MOUNT VERNON — After working full time for more than two years to restore a former Odd Fellows Hall, a Dutch woodworker opened his gallery to the public for the first time Saturday in the century-old building at the edge of Minnehonk Lake.
The small gallery space has several shelfs and tables, some with pictures of creatures carved into the wood, that Erik Groenhout built after completing his workshop in the theater of the Odd Fellows building on Pond Road.
“I’m not a designer that wants to make designs that are only pieces of art and the user can’t influence, use it. I want to make art that is usable for people,” Groenhout said. “Art for the sake of art is great, but it’s not for me. I like art that is integrated.”
The pieces currently in the gallery, Green’s Wood Art, are prototypes and not for sale. In the future, Groenhout, 56, will have more to sell and will be able to build custom pieces based on the examples in the gallery, but he hasn’t had enough time to build more yet. He makes his pieces out of local wood, such as ash, birch, oak and pine, and uses natural oils to finish them.
Groenhout, his wife, Rachel, and their two young daughters moved to Maine from Amsterdam in August 2011, but they had been living with his wife’s parents in their home in Winthrop while renovating the living area in the building. They moved into the finished lower floor in June 2013, he said.
The restoration of the gallery room is complete, but the large third floor hall where the fraternal organization had conducted its ceremonies is still untouched. The paint on all the walls is peeling, and the ceiling is falling apart.
“This is about how I found the building,” Groenhout said, as he walked into the third floor hall from the gallery. “You can see, there is still a lot of work to do.”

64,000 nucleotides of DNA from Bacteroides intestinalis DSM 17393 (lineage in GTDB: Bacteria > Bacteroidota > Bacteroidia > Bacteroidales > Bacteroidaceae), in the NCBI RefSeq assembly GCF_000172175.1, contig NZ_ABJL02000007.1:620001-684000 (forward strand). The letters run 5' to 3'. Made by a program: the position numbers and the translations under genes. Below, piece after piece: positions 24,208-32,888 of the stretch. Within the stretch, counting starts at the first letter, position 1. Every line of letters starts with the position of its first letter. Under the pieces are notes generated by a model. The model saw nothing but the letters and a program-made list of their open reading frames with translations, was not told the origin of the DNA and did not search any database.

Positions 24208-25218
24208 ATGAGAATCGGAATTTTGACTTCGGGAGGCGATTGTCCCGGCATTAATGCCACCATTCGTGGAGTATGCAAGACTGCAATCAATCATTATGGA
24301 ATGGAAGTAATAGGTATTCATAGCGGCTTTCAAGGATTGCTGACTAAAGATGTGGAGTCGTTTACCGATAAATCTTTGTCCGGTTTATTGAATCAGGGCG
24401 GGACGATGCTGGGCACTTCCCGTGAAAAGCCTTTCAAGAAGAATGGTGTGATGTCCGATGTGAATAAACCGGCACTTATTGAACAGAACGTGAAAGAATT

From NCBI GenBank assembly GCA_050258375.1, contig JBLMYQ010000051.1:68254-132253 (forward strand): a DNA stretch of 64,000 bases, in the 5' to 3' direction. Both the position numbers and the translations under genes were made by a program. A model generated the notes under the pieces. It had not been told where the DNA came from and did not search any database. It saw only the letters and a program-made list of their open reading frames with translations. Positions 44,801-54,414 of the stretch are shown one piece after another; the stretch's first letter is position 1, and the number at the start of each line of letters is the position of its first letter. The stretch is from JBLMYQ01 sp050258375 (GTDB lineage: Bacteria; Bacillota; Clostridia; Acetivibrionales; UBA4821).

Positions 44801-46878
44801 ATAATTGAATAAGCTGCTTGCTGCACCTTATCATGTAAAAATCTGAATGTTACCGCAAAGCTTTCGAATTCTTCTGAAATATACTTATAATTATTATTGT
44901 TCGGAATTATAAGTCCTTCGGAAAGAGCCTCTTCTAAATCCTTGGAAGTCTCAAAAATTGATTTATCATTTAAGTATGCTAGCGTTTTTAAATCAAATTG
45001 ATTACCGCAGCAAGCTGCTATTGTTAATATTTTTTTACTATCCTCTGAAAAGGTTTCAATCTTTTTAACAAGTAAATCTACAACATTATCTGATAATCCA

He doesn’t yet have a plan for the upstairs hall, but he is considering renting it out to dance or art classes once it’s finished. He doesn’t know when that will be. Just drywalling the ceiling will cost around $10,000, so Groenhout is waiting to sell more of his furniture before moving forward with more renovations.
He does plan on restoring all of the buildings’ 68 windows in the meantime.
Groenhout, who said he did around 85 to 90 percent of the restoration work, built a boxed-in room inside the building’s theater for his woodworking machines. He built the insulated room-within-a-room for both a noise barrier between the machines and his neighbors and to allow him to heat his workspace during the winter.
Besides the basement floor with the living area, he won’t be heating the building during the winter because it would be impractical and prohibitively expensive. Groenhout has an electric heater in his machine workroom, and he said he’ll do all of his work there during the winter.
His studio outside the boxed-in machine room is covered with stacked wood planks, many still with the bark attached. Groenhout had several extra electric outlets installed to allow him to possibly hold woodworking classes in the theater studio eventually.
Groenhout taught for more than 27 years at HMC, a four-year woodworking college in Amsterdam and Rotterdam, Netherlands before moving to Maine.
He said he tried keeping parts of the building as they were built whenever possible. To accommodate the heavy weight of the woodworking machines in his studio, Groenhout had to build additional supporting beams in the living area. Two of the original beams in the living room were behind a wall, so he left those unpainted while the new beams were painted a bright red.
“I love this building,” Groenhout said from the living area overlooking Minnehonk Lake. “It’s a beautiful building, and it’s untouched. It’s in a great spot. I think it’s unique in Maine, so it should stay untouched.”